When the original WarioWare released in 2003, descriptions made it sound like a bizarre Nintendo fever dream. Pre-release screenshots showed giant robot versions of Mario fighting Bowser right next to an image of fingers flying toward a pair of open nostrils. Playing the game led to similarly delightful confusion as you blazed through microgames doing tasks like twirling spaghetti or sniffing a runny nose at night in front of a lighthouse. WarioWare has always been strange and joyous, and WarioWare Gold rounds-up the best from its history while delivering enough new microgames to feel like a new installment.
A microgame is usually about three to five seconds and tasks you with completing a specific task as quickly as possible. You might have to insert a finger into a nose, or roll an egg under a chicken so it can be hatched. Plenty tasks veer into downright strange territory, like when you tickle a strong man’s armpit so he opens his mouth, releasing a rubber band to snap another strong man in the face. You also play snippets of Nintendo classics that include shooting an enemy in Metroid, tossing a shell at a goomba on the Virtual Boy, and using motion controls to squash Pikmin. Each one of the 300-plus microgames is a quick spike of weird joy, and even if you run into a few that don’t interest you, they’re off the screen before you can get annoyed.
WarioWare Gold splits its microgames into four types: button-pressing, motion controls, touch-screen, and microphone. All work well, and later modes that force you to swap between the types are frantic and fun. The microphone games are the weakest, as they all involve blowing into the microphone. Even though that is less enjoyable than rotating the 3DS or simply pressing buttons, they do still hit the goofy, absurd heights of comparable microgames.
The story offers fully voiced animated cutscenes, something few first-party Nintendo games have done. Wario speaks in full sentences, and characters like Jimmy T, Mona, and 9-volt (who in the past would say nothing more than their names) have goals and motivations that they share out loud. To hear all these characters is shocking and strange, but I like it. Hearing Wario formulate a plan to buy pizza using earnings from a questionable video game tournament is the perfect amount of weird.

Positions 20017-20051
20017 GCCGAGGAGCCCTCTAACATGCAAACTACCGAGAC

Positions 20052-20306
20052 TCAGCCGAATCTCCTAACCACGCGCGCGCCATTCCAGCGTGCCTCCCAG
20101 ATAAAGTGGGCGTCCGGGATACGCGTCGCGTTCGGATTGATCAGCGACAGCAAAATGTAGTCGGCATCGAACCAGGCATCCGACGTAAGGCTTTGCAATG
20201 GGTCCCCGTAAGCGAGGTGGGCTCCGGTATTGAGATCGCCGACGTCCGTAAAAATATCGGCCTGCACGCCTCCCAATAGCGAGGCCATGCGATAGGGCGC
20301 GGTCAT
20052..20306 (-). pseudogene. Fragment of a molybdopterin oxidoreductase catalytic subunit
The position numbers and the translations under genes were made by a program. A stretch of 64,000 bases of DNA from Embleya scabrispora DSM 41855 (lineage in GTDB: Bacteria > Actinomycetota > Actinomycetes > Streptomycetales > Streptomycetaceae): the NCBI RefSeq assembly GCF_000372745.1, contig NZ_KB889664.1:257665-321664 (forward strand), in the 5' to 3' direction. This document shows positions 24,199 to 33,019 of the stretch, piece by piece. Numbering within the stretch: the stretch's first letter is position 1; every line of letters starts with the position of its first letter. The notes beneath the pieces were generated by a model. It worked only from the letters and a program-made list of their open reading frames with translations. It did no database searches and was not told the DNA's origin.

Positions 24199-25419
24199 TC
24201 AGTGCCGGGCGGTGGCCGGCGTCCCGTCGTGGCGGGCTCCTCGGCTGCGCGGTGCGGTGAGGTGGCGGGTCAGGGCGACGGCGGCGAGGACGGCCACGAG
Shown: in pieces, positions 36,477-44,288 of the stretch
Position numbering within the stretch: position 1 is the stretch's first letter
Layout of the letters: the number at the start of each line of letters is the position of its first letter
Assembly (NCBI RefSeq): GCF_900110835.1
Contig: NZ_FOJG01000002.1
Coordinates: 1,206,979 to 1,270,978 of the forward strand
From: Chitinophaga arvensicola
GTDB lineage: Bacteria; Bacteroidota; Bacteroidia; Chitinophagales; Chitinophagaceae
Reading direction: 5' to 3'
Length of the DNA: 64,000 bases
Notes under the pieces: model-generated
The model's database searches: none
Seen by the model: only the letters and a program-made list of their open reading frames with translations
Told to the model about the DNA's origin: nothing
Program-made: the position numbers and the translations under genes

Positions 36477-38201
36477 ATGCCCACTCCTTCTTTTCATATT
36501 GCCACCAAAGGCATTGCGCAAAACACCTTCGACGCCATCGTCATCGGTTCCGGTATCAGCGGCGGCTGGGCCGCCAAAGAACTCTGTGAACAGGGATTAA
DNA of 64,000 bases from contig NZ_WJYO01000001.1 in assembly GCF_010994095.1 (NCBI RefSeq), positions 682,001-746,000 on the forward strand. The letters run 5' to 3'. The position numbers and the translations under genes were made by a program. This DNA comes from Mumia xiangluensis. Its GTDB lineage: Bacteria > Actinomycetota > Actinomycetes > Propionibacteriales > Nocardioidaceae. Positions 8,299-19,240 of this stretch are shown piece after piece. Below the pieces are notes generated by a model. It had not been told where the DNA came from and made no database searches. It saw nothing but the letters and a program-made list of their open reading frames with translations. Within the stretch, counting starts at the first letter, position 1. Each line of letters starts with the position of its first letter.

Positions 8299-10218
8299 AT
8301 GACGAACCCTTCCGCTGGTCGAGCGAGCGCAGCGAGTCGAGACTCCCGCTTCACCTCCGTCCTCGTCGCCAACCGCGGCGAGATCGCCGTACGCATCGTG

Outside of the microgames in the main story, you can unlock additional modes, strange interactive toys, and details about Nintendo’s history. My favorite is a fantastic mode from Game & Wario where you play as a child sneaking extra video game time under his covers while his mom checks to make sure he is asleep. You also find oddities like a mode that speeds up or slows down the microgames depending on the angle you hold the 3DS. These extras are fun to play with, and mix up the typical gameplay while letting you still pursue coins.
Toys and additional games unlocked with the coins from a capsule machine are also worthwhile pursuits. Mewtroid is a game that plays a meow-infused version of the Metroid theme while you roll around as a cat shooting human faces for a high score. You can also get alarm clocks you can set to wake you up that won’t turn off until you complete three microgames, and unlock scenes from the story mode and use the microphone to re-record them with your own dialogue. Not every toy is as exciting as these examples (some are just cards with details about the characters), but each one is unique. Seeing what weird thing you get from the capsule machine makes replaying the microgames to earn coins worthwhile – and replay them you will.
For everything WarioWare Gold does well, it struggles to escape repetitious gameplay that surfaces the lack or legitimate depth. Longtime fans of the series will see plenty of new games but getting through the story only takes about two hours, and if you want to see every microgame and grab every unlock, you must replay the same modes over and over. Playing the same microgames to hopefully see one or two new ones isn’t ideal, and I lost my motivation to open every capsule shortly after finishing the story.
WarioWare has always been a fantastic oddity in Nintendo’s library and to gather much of what has made the franchise such a joy into one large collection is great. For anyone new to WarioWare, this is a great place to start. For veterans, it has more than enough new content to make playing it worthwhile, plus you get to have a greatest hits compilation of the best microgames.
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